The good news is that the AFMA on the camera is right in the middle at “0” now. Here's the bad news. Notice that starting at 120mm and up to 200mm the focus adjustment follows a relatively straight progression from +3 to +9 to +17. Then, at 300mm it swings all the way in the opposite direction to -12 and -16. This explains why, at the default settings of “0” across the board, the lens was front focusing at 120mm and back focusing at 300mm. So what's the big deal you may ask? The lens is dialed in either way right? Unfortunately not. Despite each of those individual focus points being dead on, in between the focal lengths of 200mm and 300mm, on the 1D Mk IV the focus is way off (about 15 AFMA units off).

So I went through the same procedure with my 1D Mk III, and here are the settings that worked for that camera:


Notice they are very close to the 1D Mk IV with a similar wild swing from +20 at 200mm to -16 at 300mm. The big difference is the in-camera AFMA of -9, but the rest of my lenses on that camera body all need an AFMA in the “-” range, so that explains that. There is also the same issue with the focus being way off in between 200mm and 300mm. Now it gets interesting. It took me several days, but I went through the same testing on the 50D, 7D and 5D Mk II. Here is what I came up with:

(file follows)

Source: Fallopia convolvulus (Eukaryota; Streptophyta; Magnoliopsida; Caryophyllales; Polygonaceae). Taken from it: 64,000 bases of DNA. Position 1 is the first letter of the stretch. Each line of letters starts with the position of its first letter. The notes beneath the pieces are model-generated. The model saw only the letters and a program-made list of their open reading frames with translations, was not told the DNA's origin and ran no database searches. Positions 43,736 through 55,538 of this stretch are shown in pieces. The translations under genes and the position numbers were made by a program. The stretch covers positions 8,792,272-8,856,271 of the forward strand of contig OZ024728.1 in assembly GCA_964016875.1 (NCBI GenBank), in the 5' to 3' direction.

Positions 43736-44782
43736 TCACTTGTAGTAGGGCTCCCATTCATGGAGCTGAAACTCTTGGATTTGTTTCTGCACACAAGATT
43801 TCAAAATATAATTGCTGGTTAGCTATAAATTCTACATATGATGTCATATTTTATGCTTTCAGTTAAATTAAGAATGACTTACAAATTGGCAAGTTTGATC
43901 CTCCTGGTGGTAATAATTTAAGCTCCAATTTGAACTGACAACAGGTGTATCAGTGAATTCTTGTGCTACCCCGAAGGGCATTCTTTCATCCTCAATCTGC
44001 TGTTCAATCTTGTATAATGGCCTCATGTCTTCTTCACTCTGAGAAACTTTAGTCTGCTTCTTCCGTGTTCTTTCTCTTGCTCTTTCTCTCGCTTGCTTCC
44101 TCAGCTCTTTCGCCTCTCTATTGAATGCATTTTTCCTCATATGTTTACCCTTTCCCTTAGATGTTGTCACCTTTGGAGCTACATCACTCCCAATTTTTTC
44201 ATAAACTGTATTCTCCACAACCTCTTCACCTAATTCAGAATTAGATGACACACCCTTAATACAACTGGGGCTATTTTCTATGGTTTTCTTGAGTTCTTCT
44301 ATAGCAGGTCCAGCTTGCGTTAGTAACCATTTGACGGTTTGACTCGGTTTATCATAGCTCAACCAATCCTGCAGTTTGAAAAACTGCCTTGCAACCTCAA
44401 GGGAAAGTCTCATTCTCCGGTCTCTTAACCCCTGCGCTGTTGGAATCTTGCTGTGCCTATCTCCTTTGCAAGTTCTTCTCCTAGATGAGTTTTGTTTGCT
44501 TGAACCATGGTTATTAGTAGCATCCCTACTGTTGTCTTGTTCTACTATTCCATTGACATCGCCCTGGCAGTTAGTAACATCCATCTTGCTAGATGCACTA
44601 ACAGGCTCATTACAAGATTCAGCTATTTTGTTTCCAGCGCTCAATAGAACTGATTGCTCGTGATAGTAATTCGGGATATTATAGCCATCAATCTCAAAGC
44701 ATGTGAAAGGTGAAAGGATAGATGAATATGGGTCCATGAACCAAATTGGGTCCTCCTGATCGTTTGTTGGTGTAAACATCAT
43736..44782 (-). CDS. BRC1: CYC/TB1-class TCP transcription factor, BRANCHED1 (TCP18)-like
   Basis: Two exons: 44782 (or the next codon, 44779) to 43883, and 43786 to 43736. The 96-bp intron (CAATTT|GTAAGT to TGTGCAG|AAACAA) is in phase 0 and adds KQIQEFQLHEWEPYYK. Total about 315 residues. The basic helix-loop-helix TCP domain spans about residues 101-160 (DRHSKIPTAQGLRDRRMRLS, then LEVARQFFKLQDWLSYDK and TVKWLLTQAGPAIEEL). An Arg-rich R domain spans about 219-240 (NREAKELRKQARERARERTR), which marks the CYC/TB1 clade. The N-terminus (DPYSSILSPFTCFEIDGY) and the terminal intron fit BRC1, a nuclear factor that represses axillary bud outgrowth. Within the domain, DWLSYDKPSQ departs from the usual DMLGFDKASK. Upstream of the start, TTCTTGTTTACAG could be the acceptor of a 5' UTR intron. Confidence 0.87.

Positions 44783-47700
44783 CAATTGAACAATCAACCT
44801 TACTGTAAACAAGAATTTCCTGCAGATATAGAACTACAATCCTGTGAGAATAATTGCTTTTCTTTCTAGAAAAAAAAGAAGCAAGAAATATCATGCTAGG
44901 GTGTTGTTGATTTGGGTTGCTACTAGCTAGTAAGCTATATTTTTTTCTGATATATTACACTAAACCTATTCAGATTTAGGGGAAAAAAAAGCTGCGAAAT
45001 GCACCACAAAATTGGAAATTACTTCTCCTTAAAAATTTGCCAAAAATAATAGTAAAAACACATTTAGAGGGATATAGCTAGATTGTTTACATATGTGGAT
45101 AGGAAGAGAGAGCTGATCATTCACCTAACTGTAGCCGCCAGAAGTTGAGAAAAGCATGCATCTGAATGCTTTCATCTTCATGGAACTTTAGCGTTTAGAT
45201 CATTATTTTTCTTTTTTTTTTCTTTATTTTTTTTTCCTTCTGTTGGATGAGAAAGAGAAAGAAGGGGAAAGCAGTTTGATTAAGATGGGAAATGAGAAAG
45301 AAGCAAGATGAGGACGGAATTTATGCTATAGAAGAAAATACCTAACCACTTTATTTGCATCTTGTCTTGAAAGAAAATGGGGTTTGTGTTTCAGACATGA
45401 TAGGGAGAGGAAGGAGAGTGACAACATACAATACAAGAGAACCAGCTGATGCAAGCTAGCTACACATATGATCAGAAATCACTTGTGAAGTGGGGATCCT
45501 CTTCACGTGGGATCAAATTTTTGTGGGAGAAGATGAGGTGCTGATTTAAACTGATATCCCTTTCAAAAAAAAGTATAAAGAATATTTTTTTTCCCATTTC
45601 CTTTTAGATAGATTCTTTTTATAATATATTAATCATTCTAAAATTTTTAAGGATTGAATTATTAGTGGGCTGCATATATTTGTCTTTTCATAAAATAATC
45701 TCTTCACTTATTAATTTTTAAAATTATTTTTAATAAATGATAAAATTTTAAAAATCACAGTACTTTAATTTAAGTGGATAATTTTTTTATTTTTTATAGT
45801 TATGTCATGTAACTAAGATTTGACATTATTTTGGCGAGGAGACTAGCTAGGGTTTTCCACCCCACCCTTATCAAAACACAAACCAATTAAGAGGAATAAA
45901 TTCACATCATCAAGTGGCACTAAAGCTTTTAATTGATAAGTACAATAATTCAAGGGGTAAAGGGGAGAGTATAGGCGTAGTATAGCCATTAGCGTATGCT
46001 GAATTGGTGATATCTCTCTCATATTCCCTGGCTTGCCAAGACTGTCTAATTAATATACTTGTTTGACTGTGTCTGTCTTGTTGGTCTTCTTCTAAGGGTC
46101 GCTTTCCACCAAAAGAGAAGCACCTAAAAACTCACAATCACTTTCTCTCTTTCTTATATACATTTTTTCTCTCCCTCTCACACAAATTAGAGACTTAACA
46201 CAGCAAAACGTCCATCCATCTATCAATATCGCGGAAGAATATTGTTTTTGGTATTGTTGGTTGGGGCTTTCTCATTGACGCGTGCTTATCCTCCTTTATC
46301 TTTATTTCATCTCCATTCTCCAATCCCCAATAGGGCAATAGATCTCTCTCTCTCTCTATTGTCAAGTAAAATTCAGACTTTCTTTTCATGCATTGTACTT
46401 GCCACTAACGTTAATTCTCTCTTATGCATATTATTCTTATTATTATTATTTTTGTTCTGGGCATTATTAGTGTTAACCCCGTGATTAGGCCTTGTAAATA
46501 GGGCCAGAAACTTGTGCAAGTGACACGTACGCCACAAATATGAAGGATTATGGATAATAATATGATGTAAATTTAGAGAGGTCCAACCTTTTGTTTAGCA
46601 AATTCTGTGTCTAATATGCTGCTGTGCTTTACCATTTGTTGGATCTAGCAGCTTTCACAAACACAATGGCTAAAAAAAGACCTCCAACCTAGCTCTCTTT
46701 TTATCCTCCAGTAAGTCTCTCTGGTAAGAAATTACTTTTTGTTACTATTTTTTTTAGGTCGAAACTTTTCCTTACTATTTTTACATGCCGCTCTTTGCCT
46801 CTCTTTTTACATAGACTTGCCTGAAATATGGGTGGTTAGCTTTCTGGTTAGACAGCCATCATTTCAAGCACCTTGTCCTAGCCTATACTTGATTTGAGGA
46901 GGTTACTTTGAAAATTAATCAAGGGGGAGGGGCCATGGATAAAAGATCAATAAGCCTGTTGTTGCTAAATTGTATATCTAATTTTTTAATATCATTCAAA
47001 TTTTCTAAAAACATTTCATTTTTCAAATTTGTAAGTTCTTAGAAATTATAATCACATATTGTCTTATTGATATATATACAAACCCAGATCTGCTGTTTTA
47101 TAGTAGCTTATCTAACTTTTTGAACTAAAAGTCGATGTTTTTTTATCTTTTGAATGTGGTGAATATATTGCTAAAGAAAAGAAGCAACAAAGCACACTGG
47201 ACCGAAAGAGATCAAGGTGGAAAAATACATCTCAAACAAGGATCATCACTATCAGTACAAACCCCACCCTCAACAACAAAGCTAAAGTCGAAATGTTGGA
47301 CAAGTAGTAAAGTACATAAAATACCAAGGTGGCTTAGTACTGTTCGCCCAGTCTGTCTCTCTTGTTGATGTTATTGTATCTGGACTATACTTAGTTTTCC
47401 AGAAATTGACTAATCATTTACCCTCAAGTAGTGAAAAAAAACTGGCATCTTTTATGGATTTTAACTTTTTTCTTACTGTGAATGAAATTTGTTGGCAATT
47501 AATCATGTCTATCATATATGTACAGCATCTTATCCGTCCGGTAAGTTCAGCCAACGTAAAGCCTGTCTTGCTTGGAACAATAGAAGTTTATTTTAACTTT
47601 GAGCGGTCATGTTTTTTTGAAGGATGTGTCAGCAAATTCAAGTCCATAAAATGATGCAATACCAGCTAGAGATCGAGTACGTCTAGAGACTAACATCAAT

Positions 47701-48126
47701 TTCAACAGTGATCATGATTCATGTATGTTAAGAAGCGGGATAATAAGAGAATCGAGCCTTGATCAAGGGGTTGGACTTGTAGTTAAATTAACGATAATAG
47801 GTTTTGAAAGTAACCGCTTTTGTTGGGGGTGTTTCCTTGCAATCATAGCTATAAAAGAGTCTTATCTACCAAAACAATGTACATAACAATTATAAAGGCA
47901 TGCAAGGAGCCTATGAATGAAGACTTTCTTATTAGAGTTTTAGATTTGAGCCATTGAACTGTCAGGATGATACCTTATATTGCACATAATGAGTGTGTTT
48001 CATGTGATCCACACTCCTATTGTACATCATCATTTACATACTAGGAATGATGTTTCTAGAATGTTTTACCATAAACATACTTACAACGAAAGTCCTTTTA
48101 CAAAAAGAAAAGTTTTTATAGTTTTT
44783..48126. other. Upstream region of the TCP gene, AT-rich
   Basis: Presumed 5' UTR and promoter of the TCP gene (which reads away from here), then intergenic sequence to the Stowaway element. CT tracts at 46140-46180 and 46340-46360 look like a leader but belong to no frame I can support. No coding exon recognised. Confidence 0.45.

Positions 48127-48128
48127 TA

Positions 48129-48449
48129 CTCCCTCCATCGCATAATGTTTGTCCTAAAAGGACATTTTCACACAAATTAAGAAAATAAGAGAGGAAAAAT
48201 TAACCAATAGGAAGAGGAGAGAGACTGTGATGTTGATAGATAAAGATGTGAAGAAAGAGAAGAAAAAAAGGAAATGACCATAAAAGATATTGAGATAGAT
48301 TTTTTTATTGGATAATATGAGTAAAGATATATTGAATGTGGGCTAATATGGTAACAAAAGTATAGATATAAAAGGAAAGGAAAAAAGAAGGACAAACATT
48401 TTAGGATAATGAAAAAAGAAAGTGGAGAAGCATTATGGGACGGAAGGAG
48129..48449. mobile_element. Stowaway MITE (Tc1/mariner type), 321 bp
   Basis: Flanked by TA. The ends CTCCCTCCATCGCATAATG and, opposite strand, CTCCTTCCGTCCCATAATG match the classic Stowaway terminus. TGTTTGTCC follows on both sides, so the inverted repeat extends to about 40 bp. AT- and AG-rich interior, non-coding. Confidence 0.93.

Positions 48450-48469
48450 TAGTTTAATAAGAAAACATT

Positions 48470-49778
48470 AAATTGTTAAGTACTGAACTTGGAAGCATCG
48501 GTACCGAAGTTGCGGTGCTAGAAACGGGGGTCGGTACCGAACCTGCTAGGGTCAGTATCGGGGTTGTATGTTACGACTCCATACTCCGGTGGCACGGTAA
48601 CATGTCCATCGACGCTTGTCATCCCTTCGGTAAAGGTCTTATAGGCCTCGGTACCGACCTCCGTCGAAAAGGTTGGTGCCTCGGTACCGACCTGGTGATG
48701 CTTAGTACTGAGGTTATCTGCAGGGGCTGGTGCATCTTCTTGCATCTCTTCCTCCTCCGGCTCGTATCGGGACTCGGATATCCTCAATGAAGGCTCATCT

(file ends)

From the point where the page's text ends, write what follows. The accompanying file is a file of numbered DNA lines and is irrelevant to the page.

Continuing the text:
The in-lens focus calibration settings are in no way at all similar to the settings I found for the 1D cameras. In fact, they range from the + side at close distances for all focal lengths, to - settings at infinity for all focal lengths. Additionally, with AFMA settings between -6 and -10, the lens focuses extremely accurately on all three cameras, even in between 200mm and 300mm. With these settings on my 7D the lens performs so well, even at f2.8 with fast moving sports, I haven't used my Canon 300 2.8 L IS since getting the Sigma dialed in.